Los Angeles police believe she is the fifth of 11 victims of the Grim Sleeper.


Mary Lowe

Mary Lowe, 26, was found dead Oct. 31, 1987, in the 8900 block of Western Avenue in Gramercy Park, authorities said.

Her body was dumped in an alley and covered up, according to the Los Angeles Police Department. She had been shot with a small-caliber gun, police said.

Los Angeles police believe she is the sixth of 11 victims of the Grim Sleeper.


Lachrica Jefferson

Lachrica Jefferson, 22, was found dead Jan. 30, 1988, in the 2000 block of West 102nd Place in the Westmont area, authorities said.

Los Angeles police believe she is the seventh of 11 victims of the Grim Sleeper.


Alicia Alexander

Alicia "Monique" Alexander, 18, was found dead Sept. 11, 1988, in an alley near 43rd Place and Western Avenue in Vermont Square, authorities said.




Princess Berthomieux

Princess Berthomieux, 15, was found strangled and beaten March 19, 2002, in an Inglewood alley, authorities said.

Her nude body was found by a passerby in the shrubs, according to coroner's records. Although the coroner gave the date her body was found as March 9, 2002, officials from the Los Angeles County district attorney's office said her body was found 10 days later.

Berthomieux had last been seen by her family on Dec. 21, 2001, police said.

Los Angeles police believe she is the ninth of 11 victims of the Grim Sleeper.


Valerie McCorvey

Valerie McCorvey, 35, was found dead July 11, 2003, on Denker Avenue between 108th and 109th streets in the Westmont area, authorities said.

Los Angeles police believe she is the 10th of 11 victims of the Grim Sleeper.

Near the time of McCorvey's death, Franklin faced up to three years in prison after pleading no contest to receiving stolen property. As part of a plea agreement with prosecutors, however, he was sentenced to jail for 270 days.

Once he entered jail, Franklin again benefited from Los Angeles' overburdened justice system. Sheriff's officials were releasing inmates early to ease overcrowding in the county's jails. Franklin was released in May 2003, more than four months early, according to jail data obtained by The Times.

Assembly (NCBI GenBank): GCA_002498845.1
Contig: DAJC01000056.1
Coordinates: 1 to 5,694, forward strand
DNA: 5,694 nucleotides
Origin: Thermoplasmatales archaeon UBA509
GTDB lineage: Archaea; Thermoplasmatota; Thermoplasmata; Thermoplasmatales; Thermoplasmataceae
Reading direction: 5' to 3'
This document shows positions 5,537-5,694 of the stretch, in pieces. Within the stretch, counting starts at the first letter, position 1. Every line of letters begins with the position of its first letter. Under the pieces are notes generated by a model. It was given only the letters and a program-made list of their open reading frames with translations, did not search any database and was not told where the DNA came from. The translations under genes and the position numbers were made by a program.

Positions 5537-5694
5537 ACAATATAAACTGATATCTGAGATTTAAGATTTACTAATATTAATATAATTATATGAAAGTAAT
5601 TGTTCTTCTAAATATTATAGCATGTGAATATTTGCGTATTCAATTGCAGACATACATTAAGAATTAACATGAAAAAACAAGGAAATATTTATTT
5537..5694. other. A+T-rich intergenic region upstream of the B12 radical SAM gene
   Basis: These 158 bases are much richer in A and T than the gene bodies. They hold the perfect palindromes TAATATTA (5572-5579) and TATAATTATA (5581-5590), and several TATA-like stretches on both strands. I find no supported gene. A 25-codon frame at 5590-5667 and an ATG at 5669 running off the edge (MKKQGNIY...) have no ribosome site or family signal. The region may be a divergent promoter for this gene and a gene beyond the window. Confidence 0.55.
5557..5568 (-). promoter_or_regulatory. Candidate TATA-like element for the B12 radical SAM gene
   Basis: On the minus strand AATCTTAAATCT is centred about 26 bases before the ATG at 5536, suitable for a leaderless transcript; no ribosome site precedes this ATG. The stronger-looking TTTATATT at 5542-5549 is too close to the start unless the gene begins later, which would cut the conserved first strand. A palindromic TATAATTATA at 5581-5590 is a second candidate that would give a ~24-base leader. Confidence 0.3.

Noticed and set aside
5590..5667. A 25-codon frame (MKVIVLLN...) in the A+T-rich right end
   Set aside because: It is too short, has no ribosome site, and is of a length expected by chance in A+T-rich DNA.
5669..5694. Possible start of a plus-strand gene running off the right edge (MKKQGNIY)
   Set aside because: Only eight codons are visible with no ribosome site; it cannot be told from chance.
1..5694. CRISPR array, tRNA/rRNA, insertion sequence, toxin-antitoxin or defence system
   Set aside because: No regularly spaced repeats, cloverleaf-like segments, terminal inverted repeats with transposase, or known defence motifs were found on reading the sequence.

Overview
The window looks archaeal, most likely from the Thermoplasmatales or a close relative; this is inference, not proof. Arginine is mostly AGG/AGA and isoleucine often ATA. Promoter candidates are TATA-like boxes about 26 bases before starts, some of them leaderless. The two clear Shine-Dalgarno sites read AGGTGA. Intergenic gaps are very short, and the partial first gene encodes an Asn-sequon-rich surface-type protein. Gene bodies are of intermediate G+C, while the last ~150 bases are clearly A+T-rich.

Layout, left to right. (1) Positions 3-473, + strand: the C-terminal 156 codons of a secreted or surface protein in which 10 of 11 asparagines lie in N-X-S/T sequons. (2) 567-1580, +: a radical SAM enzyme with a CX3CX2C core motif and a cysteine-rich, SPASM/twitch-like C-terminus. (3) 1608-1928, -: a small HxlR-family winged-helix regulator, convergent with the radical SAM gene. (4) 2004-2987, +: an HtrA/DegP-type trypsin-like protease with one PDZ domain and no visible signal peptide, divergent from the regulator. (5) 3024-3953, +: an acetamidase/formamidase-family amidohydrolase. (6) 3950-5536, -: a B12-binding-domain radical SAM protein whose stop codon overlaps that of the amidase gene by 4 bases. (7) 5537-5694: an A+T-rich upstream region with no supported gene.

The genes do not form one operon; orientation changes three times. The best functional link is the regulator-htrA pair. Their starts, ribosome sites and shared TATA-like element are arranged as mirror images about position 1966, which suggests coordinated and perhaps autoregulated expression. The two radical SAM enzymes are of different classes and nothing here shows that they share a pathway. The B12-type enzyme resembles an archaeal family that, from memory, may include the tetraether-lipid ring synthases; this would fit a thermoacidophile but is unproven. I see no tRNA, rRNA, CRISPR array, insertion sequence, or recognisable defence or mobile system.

Two months later, a crossing guard in the Westmont area of the city stumbled across McCorvey's lifeless body. She had suffered trauma to her neck, police said.


Janecia Peters

Janecia Peters, 25, was found dead Jan. 1, 2007, in the 9500 block of South Western Avenue in Los Angeles. She had been shot and covered with a garbage bag.

A homeless man looking for cans discovered her body and called authorities, according to coroner's records and police. She was initially listed as an unknown female.

When DNA tests linked her killer to earlier slayings, then-Police Chief William J. Bratton ordered the creation of a task force to investigate the serial killer later dubbed the Grim Sleeper, because the killer had a more than decade-long break in known slayings.


Thomas Steele

Thomas Steele, 36, was found dead on Aug. 14, 1986, at the intersection of 71st Street and Halldale Avenue in Harvard Park, authorities said. 

Franklin has not been charged in Steele's death, although authorities believe Steele's killing is connected to the other cases.


MORE

Guilty verdicts in Grim Sleeper serial killer case

Sketch artist tells of 1988 interview with lone survivor of Grim Sleeper assault

'Grim Sleeper' trial: 'Ten young women, all of them cruelly murdered by that man,' prosecutor says



UPDATES:

1:47 p.m. May 5: This article was updated to reflect that Lonnie David Franklin Jr. was convicted.

This article was originally published on March 1.